As for Metroidvanias in general, well. Well, the well of Metroidvanias in recent years has been overflowing thanks to the successes of major developers creating games like the last dozen portable Castlevanias and smaller studios putting out critical darlings like Cave Story and Aquaria, which has made the little sub-genre that could one of the few that the big boys and little guys can see eye-to-eye on. Obscure freeware games like An Untitled Story can walk arm-in-arm with well-produced XBLA gems like Shadow Complex and Insanely Twisted Shadow Planet all the way up to the genre's two namesake franchises, games in which are still being produced by giants like Nintendo (via Retro Studios and Team Ninja at least) and Konami.
I find I can't play more than one Metroidvania in a row, in part because I'm a proud graduate of the Caravella Curriculum, Majoring as I did in Irrational OCD Game Completionism (with a Minor in Racism & Microphone Repair). Getting 100% in a game like that gives me some sort of temporary Ludovico-esque aversion to graph paper maps for several months at a time afterwards. That doesn't mean that I won't immediately jump into a new one once I'm able to shake myself out of quivering in the fetal position. Again, this whole paragraph probably reads more like a subconscious cry for help than an honest explanation of why I like this sort of game so much. I just wish I hadn't found the rest of Cave Story so objectionable. Maybe I'm just speciesist about rabbit people. If so, that doesn't bode well for that playthrough of Dust: An Elysian Tale I had planned.
Professor Layton and the Crumpet of Perniciousness
I don't know why I feel the need to make jabs at my own home turf like that. Whatever brief national pride that might've come over me during the Olympics soon wore off, leaving me with the same strained but begrudging admiration for this wet and windy rock that most others stuck here must also feel. Of course, to those looking in via the mediums of Harry Potter or, indeed, the good Professor, England must seem like a jolly old place full of adventures and thousands of years of crazy history buried just beneath the surface. In the Layton adventure I recently played, dubbed the Lost Future here and the Unwound Future elsewhere, we once again jump into another mystery as Layton pursues a figure that claims to be his young apprentice Luke but inexplicably from ten years into the future. What sounds like at first glance an opportunity to give Layton 'shippers a less illegal pairing to be getting on with getting them on.. with, there inevitably turns out to be more going on behind the time travel stuff than meets the eye and Layton goes about systematically solving every headscratching element of this overly complicated mystery entirely on his lonesome, leaving both Luke and the player in the dark to go play with matchsticks in the corner until he has it all sorted out in time for tea.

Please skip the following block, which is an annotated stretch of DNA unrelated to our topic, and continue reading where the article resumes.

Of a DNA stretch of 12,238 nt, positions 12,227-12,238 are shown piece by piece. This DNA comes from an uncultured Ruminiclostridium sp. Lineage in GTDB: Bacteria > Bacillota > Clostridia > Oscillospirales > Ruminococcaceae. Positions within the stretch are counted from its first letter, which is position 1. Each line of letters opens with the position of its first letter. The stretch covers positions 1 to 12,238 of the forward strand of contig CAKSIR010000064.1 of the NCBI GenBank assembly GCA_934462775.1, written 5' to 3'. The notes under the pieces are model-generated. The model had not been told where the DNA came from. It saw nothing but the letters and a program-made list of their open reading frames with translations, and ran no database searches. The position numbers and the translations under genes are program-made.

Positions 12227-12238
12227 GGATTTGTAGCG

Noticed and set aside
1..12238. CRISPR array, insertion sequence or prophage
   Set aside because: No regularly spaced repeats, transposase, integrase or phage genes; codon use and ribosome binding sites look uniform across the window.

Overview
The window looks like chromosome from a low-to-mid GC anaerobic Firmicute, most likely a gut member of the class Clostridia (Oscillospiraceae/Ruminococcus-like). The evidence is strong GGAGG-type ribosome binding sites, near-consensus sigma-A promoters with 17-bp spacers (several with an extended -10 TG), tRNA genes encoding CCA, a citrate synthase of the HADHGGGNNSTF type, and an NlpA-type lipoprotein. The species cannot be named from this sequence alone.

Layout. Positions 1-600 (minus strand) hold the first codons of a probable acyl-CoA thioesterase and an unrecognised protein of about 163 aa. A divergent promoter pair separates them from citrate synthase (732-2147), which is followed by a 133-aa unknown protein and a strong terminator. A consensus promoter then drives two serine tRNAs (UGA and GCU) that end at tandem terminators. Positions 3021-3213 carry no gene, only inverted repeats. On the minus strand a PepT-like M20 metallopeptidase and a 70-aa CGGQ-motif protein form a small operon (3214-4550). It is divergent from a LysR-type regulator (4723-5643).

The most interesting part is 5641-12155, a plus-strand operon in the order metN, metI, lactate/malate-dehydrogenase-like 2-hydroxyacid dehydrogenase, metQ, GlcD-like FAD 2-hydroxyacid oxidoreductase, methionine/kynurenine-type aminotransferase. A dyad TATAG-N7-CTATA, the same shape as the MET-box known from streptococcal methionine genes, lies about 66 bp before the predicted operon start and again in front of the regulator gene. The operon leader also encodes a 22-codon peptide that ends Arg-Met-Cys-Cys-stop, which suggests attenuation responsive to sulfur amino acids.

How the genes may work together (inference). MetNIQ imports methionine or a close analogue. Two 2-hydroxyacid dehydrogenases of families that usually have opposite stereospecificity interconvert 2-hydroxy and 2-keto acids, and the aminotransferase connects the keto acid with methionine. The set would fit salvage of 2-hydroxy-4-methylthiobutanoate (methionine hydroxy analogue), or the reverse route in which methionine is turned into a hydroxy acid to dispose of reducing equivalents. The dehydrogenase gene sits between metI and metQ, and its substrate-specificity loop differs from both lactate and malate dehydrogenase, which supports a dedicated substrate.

Whatever, the narrative elements of Layton play out exactly as they always have and always should: The player, via audience surrogate and shrill go-getter Luke, is introduced to each new plot enigma with wide-eyed naivety while Layton silently puts the pieces together, so we end up having a fun little mystery as well as the customary big "putting everything together" speech by Layton to a room full of NPCs that we had absolutely no hand in solving. It's not our job to figure out these grand conundrums; our part comes in when there's a bunch of blocks to slide around or someone needs to figure out which hypothetical urchin is lying about kicking a soccer ball through a greenhouse window.